However, the imprisonment of Demirtas has been harshly criticized by European institutions such as the European Court of Human Rights (ECHR) which on Dec. 22 called for Demirtas’ release.

“This is the 3,530-page indictment announced after six years and after the ECHR decision! It is based on newspaper articles, comments and predictions of anonymous witnesses, as well as tweets from a fake account that was opened in the name of Demirtas. Lots of copy and paste. Honestly, I expected a more successful ‘Counter Move’ setup!” tweeted Demirtas’ lawyer, Mahsuni Karaman.

The ECHR considers his detention had “the ulterior purpose of stifling pluralism and limiting freedom of political debate” without any substantial evidence about the terrorism charges that he is accused of. According to the European court, his continued detention is a serious “violation of his rights.”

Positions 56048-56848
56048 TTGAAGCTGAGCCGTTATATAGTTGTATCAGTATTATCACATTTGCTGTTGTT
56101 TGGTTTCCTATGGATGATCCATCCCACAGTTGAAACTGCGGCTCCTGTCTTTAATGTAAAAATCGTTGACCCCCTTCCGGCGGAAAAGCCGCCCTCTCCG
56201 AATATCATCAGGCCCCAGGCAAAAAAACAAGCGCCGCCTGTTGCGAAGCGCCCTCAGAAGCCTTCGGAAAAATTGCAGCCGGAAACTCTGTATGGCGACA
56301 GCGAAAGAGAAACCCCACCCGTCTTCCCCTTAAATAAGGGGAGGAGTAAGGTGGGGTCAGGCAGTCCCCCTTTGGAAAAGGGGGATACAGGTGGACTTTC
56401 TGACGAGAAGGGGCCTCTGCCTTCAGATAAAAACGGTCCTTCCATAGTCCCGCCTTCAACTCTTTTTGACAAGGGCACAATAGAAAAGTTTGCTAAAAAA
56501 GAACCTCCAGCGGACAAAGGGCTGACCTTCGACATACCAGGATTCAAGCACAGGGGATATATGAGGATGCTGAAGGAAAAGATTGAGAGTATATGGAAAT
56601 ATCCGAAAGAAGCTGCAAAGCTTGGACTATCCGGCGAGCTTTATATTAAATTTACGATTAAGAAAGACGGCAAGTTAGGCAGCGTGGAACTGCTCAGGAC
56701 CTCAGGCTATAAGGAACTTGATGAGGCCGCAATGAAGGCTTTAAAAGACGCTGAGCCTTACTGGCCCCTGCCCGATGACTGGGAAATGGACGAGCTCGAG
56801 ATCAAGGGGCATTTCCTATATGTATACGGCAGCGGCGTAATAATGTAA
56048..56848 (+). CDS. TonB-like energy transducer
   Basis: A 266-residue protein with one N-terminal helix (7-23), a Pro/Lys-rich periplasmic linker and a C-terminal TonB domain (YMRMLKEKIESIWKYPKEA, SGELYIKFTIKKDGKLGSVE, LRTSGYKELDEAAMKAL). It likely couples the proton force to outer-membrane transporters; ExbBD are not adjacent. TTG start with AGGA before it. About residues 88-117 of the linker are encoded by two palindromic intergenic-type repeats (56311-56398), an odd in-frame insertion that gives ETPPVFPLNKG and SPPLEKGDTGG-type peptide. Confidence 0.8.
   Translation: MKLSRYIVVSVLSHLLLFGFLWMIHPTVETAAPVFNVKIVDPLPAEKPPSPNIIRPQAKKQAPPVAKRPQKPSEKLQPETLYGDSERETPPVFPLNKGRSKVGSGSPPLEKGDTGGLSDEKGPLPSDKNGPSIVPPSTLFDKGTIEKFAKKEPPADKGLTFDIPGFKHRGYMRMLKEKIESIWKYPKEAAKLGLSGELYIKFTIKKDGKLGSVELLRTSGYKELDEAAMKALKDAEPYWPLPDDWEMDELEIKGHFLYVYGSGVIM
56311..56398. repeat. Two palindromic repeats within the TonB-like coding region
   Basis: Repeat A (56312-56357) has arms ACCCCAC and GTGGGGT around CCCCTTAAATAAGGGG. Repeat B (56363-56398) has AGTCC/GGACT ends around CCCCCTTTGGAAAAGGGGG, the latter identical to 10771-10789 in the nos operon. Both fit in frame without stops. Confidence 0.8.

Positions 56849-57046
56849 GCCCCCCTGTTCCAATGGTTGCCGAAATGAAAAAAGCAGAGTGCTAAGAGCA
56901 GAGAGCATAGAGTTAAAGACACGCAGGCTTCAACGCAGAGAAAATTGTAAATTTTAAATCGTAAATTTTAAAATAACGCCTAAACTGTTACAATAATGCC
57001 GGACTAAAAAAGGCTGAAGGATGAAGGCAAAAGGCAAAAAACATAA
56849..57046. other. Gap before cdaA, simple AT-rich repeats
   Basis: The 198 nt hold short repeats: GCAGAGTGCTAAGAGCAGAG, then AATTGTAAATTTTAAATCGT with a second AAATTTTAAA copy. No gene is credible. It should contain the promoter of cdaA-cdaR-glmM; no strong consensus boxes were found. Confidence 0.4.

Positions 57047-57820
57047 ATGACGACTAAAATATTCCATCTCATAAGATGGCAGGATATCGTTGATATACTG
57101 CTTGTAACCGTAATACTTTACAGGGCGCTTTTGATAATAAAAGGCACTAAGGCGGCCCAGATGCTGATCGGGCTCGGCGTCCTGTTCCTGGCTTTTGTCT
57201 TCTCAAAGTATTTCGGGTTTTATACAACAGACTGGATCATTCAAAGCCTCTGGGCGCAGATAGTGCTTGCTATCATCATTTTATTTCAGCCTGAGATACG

However, ECHR decisions, despite being binding, are often flouted in Turkey, with the rulers in Ankara accusing the top European court of being one-sided and having a double standard.

Erdogan recently called Demirtas a “terrorist with the blood of dozens of people on his hands.”

“The indictment is another attempt to flout the ECHR judgment ordering Demirtas’ release,” Emma Sinclair-Webb, director of Human Rights Watch Turkey, told Arab News. “However, Demirtas is already on trial on the basis of the same evidence so it doesn’t work to simply change the charge and try him a second time on the same bogus evidence in an effort to keep him locked up.”